Here is an example of how to search for a Cochrane Systematic Review using the Cochrane Database of Systematic Reviews:

1. On the Levels of Evidence Pyramid page select Systematic Reviews in the left navigation to be taken to that section.

Note: If you need help accessing the database, refer to the database access instructions above.

2. Click on the Cochrane Database of Systematic Reviews link.

Note: If you have not already logged in to the Library databases, you will be prompted to log in with your myWalden Portal user name and password.

3. Once you are in the database, go to the first search box and enter a broad keyword related to your topic, such as:

Neonatal

4. In the second search box you may consider another broad keyword related to your topic. For example, you could enter:

"Infection Control"

Note: Use quotation marks around a multi-word search term or subject to keep the words together when you search.

Here is what your search boxes should look like:

 

5. Then click on the Search button to run your search.

All results will be Cochrane Systematic Reviews and available in full text. If you do not find any results, adjust your keywords or terms in the search box to be broader. For instance remove one row or shorten a term.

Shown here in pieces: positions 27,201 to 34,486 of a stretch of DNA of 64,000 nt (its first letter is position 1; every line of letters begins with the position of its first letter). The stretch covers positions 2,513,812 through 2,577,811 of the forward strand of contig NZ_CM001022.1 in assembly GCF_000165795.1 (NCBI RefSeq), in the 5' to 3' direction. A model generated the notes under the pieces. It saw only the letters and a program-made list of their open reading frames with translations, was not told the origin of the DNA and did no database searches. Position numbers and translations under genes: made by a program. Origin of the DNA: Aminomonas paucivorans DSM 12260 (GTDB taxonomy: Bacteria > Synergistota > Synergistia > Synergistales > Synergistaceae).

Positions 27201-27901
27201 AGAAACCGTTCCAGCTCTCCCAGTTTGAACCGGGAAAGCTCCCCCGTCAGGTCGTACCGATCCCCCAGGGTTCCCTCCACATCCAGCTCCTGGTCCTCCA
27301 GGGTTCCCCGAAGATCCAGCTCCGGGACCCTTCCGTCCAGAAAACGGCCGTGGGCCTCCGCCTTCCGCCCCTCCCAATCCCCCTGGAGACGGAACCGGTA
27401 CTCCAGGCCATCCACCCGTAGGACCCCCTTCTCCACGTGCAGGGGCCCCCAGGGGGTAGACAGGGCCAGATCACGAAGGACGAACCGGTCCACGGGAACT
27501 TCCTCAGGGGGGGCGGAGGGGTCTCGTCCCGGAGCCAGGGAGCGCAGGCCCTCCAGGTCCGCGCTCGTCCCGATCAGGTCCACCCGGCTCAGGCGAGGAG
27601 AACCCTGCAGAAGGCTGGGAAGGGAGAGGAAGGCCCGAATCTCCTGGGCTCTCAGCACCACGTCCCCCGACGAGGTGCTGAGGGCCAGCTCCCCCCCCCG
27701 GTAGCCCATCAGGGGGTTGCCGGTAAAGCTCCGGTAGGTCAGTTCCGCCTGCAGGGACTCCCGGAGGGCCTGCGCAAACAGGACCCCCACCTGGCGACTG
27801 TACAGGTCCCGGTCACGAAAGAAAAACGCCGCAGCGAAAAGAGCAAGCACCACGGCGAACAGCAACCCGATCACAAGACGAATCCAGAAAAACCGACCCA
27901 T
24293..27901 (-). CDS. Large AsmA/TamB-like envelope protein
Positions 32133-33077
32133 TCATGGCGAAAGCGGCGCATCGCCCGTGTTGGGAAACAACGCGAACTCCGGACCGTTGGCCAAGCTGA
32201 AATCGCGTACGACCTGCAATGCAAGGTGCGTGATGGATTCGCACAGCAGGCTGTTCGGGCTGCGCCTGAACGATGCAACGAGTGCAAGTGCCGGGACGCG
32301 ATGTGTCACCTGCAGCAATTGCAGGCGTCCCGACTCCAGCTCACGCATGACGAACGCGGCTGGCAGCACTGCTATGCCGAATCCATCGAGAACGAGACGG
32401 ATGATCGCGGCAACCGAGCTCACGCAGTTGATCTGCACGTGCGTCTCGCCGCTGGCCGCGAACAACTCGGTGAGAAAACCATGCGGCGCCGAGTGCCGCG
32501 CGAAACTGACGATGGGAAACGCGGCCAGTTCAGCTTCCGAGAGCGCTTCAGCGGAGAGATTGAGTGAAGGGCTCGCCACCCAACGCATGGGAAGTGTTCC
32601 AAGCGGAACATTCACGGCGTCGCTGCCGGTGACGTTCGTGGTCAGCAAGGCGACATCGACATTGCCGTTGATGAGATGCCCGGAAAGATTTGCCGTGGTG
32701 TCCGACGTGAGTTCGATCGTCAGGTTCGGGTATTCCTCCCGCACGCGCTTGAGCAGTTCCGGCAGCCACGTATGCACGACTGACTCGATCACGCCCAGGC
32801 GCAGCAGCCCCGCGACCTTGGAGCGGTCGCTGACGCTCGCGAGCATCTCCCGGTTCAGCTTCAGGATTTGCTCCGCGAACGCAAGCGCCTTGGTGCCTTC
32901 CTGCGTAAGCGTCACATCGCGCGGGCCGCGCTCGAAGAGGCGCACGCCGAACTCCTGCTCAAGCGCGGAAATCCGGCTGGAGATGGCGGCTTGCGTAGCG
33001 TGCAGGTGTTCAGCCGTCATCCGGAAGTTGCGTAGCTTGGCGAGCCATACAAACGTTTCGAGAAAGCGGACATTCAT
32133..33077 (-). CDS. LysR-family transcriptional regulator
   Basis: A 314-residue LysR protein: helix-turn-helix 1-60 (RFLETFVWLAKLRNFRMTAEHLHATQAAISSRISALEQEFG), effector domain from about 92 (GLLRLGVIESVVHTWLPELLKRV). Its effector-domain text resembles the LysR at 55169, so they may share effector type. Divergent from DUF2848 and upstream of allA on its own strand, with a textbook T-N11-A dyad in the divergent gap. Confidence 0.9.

If you do not find what you need in the Cochrane Database of Systematic Reviews, you can search using the same strategy in our other filtered databases that contain systematic reviews:

National clinical guidelines

National clinical guidelines fall under the category of critically-appraised topics on the levels of evidence pyramid. They evaluate and synthesize multiple research studies and then make recommendations for practice.

Here is an example of how to search for a critically-appraised topic using the Joanna Briggs Institute EBP Database:

  1. On the Levels of Evidence Pyramid page select Critically-appraised topics in the left navigation to be taken to that section.
     

    Note: If you need help accessing the database, refer to the database access instructions at the top of this page.

  2. Choose the Joanna Briggs Institute EBP Database link.